Women perform kitsuke, a traditional dance that demonstrates the art of wearing a kimono, during the opening of the "Windows to Japan" exhibit on Wednesday, March 4, at the World Beat Gallery. (Mary Louise VanNatta/Special to Salem Reporter)
Museums, theaters and other cultural institutions in Salem could face long-term or permanent closures without relief funding after months with little or no revenue.
A report from Oregon Cultural Trust released last week found organizations around the state faced a bleak future, with closures and cancelled events still decimating revenue as federal relief options have largely run out.
In Salem, the survey included Gilbert House Children’s Museum, which reported without relief funding “we will have to close our doors and lose the investment of our community over 30 years,” according to a news release from the Cultural Trust.
In Marion County, 19 surveyed organizations reported losing more than $1.5 million in revenue from COVID-19 impacts and 72 full-time employees, said Brian Rogers, the Cultural Trust executive director.
The trust is a state organization established to support arts and culture in Oregon, funded by voluntary contributions from Oregon taxpayers, who receive a credit.
“Organizations have on average two to three months of reserves which, if you do your math, it’s pretty much running out now,” said Rogers. “If they don’t start to gain some support, things are going to get really tough (in) late summer, early fall.”
The trust has a permanent fund of $29 million that acts as an endowment for the organization. Leaders have proposed setting aside $10 million from that fund to establish a relief program for Oregon arts and culture organizations, but that spending needs legislative approval.
Gilbert House promotions coordinator Samantha Bowdoin said the nonprofit’s leaders did not want to want to be interviewed about the survey. Other Salem-area organizations said they’re not on the verge of closure, but struggling as federal relief efforts have run out.
“We’re tiny. We’ve always been on a shoestring,” said Kathleen Fish, executive director of the Salem Multicultural Institute, which runs the annual World Beat festival in June.
This year is the first the institute has canceled the festival since its beginning in 1998, Fish said. The festival provides about 60% of the organization's revenue for the year, allowing them to run a year-round gallery focused on diverse cultures.
Fish said the institute applied for and received federal paycheck protection loans, a relief effort allowing businesses and nonprofit organizations to keep people employed during pandemic-related closures. But that money has now run out, and she said while she’s optimistic about the festival’s future, relief would help keep the organization afloat, especially at a time when many regular donors are also struggling.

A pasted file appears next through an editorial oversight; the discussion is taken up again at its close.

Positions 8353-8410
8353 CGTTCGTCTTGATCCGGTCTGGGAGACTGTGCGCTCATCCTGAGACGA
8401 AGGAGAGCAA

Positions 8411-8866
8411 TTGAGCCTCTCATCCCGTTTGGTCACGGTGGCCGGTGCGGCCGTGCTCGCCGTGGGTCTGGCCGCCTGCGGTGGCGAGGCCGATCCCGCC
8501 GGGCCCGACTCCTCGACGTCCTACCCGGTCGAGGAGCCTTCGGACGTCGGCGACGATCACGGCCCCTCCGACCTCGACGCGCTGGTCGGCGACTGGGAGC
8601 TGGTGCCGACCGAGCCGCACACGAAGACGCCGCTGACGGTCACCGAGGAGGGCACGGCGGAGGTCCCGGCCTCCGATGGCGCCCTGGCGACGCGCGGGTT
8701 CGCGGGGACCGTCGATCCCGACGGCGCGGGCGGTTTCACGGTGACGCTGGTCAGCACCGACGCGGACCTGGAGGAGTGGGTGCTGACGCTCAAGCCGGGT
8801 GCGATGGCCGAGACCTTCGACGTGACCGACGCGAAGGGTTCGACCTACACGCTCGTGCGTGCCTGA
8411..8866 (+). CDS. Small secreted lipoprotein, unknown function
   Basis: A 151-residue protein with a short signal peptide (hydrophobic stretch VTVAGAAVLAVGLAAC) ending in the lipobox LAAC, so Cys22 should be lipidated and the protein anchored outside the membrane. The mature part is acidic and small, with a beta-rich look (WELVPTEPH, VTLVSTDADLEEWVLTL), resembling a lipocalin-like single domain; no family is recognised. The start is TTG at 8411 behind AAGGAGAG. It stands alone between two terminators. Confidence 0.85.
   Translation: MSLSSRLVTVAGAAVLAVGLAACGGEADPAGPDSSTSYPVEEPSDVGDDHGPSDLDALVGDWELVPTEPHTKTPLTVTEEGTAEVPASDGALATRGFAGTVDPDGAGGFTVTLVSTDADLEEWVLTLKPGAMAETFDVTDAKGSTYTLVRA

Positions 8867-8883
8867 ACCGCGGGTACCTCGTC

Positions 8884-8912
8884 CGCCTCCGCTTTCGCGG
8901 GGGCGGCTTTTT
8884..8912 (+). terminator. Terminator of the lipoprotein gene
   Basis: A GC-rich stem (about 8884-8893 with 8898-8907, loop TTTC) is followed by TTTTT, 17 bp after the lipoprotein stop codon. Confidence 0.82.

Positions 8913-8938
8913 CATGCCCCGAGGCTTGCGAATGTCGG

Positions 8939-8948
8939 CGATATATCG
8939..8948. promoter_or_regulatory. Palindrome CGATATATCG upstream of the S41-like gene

“We haven’t wanted to ask for money because there have been more important needs - food, housing - that are connected to the pandemic,” she said.
Rogers said arts and cultural organizations have been especially vulnerable during the pandemic. Gov. Kate Brown’s March 23 executive order required museums and art galleries to close their doors and also restricted events outside the home, a significant source of revenue for many groups that lease historic homes or galleries for parties and weddings.
A Business Oregon survey conducted over the first two weeks of April 2020 found 82% of arts, entertainment and recreation businesses expected to lose over half their revenue in April, a higher percentage than any other industry except hotels and accommodations.
Rogers said the impacts have been unlike any previous economic downturn. During the Great Recession, organizations had time to prepare for lost revenue, and people still went out and held weddings and receptions.
“This was like a light switch. No one saw this coming,” he said.
Adding to the challenge, many arts organizations were ineligible for federal relief because of their small size and lack of paid employees, or could not complete the application because it was too complicated or confusing, he said.
Willamette Heritage Center also received paycheck protection loans and has used reserve funding, donations and grants to weather two months of closure.
Executive director Michelle Cordova said they’re in a better position than many nonprofit organizations because the Heritage Center includes shops with regular tenants and is currently open with modified hours for smaller groups. But with federal relief money running out, she’s now having to cut staff hours by about one-third and said the depletion of reserve money is a concern.
“More support would certainly be very welcome. I would hate to come out of this at the other end with literally nothing in the bank,” she said.
Cordova said her largest concern is that smaller cultural organizations may emerge from the pandemic unable to weather a downturn in revenue or unexpected expenses.
“What worries me is that some of these nonprofits will get through this and then a year later they’ll have to fold,” she said.
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